Anderson, L.H. (2001). Speak. Canada: MacMillian.
Something terrible happened at the end of the summer before Melinda started her freshman year of high school. Now her best friends in the world won’t speak to her and she can barely stand to speak herself. Will Melinda make it through the school year unscathed? Will bad memory from summer fade so she can get on with her life or will Melinda have to raise her voice and take a stand?
At the end of the summer between eighth and ninth grade Melinda and her best friends went to a party that ended with Melinda calling the cops. Now the whole high school knows who she is and they all hate her. Friendless and in pain Melinda is trying to negotiate all of the regular high school traumas while negotiating her horrible secret. She stops talking to her parents, and barely makes a noise in the classroom. Art is the only subject she particularly cares about, but she’s working on a final project she thinks sucks. Everyday she is faced with the accusatory glares of her old friends at best or perhaps even worse their complete obliviousness. The safest place for Melinda is in the janitor’s closet that she has requisitioned and repurposed for her own, and yet even as Melinda starts to surface and find herself that place comes close to being violated. Walk through the halls of Merryweather High with Melinda as she uncovers the truth and lies you’re taught in school.
Speak is an incredibly powerful novel and the main character Melinda an excellent study of a young girl in pain, suffocated by and weighed down by her own inaction. Melinda slowly stops talking because she doesn’t feel like anyone cares enough about her to believe what has happened to her. Her parents are often feuding and even more often upset with or ignoring her. Her best friends from the year before are furious with her because of the phone call to the police and she’s been labeled as a pariah by the majority of the class. It is terrifying to think that a young woman could fall through the cracks so easily, but unfortunately not unthought or unheard of. More and more frequently we hear news stories of kids being bullied and pushed toward unspeakable acts of self harm and abuse. Where are the adults who should be looking out for these kids? Melinda gets called into the principal’s office a few times, is visited by the guidance counselor, and stuck in in-class detention. No one actually reaches out to her, the one teacher who tries to make a connection is the misfit art instructor who has rejected the majority of the administration’s policies. In the end the lesson that we are left with is that only you can save yourself, which Melinda eventually does, with no little thanks to the adults in her life.
While Melinda’s story can serve as a powerful story to young people today struggling with the decision to speak out again injustice, it also demonstrates that adults are largely untrustworthy and unreliable. As a parent to a daughter this is particularly unsettling, but I think can also serve as a worthwhile reminder. Pay attention to your kids, this book seems to scream. Cultivate bonds of trust and don’t let your life get in the way of your most important job, the one you signed up for when your teen was nothing but a dream, protecting your child.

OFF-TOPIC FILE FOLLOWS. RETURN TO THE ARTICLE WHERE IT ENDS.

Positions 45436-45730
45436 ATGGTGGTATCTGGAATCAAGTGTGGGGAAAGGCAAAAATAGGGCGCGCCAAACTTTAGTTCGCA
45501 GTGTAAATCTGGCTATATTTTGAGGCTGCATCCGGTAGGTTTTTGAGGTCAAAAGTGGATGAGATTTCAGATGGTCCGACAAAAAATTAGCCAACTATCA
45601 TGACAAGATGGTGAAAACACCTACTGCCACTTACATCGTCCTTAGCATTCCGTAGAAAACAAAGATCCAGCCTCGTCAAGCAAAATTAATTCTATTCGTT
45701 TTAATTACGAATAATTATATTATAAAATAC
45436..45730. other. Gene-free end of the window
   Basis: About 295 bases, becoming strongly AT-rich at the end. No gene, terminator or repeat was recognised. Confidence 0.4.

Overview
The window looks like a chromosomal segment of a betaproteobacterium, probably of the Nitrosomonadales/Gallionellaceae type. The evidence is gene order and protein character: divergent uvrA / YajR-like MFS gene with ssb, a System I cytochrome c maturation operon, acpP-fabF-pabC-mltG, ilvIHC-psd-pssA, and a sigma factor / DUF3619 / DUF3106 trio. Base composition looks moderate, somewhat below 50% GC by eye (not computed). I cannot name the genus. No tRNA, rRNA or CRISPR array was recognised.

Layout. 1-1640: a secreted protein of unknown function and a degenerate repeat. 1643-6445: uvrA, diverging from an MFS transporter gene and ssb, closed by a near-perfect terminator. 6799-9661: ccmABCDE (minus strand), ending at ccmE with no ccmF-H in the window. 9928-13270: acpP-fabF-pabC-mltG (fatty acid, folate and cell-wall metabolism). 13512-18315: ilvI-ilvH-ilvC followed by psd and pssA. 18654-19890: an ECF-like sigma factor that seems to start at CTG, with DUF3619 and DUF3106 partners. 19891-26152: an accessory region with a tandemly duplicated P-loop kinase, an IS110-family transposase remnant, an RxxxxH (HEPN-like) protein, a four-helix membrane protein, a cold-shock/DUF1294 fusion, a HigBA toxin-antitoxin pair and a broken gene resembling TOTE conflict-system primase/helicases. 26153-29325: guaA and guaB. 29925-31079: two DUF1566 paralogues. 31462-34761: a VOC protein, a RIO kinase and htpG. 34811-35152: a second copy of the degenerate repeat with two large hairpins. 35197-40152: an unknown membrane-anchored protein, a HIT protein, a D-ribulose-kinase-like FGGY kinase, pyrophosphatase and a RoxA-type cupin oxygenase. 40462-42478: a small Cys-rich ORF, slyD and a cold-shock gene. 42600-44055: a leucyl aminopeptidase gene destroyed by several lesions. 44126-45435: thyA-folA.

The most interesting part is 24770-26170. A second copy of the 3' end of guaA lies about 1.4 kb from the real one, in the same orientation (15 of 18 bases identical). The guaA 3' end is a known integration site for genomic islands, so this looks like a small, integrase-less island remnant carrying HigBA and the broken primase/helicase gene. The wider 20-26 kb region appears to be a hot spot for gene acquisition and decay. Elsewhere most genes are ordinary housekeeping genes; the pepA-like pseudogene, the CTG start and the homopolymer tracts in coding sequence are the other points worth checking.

Laurie Halse Anderson was born in 1961 in upstate New York. After her early introduction to writing poetry, second grade, she spent a great deal of her time reading all the books in her elementary school library, “the books took me everywhere” she said. She began her career as a freelance reporter but was largely unsuccessful until she joined the critical support group, Society of Children’s Book Writers & Illustrators. Her published work varies largely, from picture books to young adult literature, to historical fiction as well as the popular American Girl Wild at Heart series, featuring Maggie and the happenings surrounding her grandmother’s veterinary office. Anderson lives in upstate New York with her second husband, their four children and a dog.
Young Adult Fiction, High School, Trauma, Abuse
Supports reading curriculum goals for grades 9 and 10:
3.3 Analyze interactions between main and subordinate characters in a literary text (e.g., internal and external conflicts, motivations, relationships, influences) and explain the way those interactions affect the plot.
3.6 Analyze and trace an author’s development of time and sequence, including the use of complex literary devices (e.g., foreshadowing, flashbacks).
3.11 Evaluate the aesthetic qualities of style, including the impact of diction and figurative language on tone, mood, and theme, using the terminology of literary criticism.
Supports reading curriculum goals for grades 11 and 12:
3.3 Analyze the ways in which irony, tone, mood, the author’s style, and the “sound” of language achieve specific rhetorical or aesthetic purposes or both.
Anderson refers several times to the scabs on Melinda’s mouth. What are these scabs represent?
Why does Melinda stop talking?
Reading Level/Interest Age
This books discusses several sensitive topics namely sexual abuse, bullying and underage drinking.
A clearly written collection development policy should offer readers and the library some protection. It is not the position of the library to police what children are reading, we trust that parents and their children have established guidelines for consumption. We support the ALA Bill of Rights and a child’s freedom to read. Forms for reconsideration are available for patron’s to fill out should they object to the material in the collection, all final decisions are made by the board after review.
Reason for inclusion
Excellent title that handles realistic teen issues.
Anderson, S.H & Anderson, L.H. (2008). Laurie. Retrieved from: http://madwomanintheforest.com/laurie/.
Laurie Halse Anderson. (2010). In Contemporary Authors Online. Detroit: Gale. Retrieved from http://go.galegroup.com.libaccess.sjlibrary.org/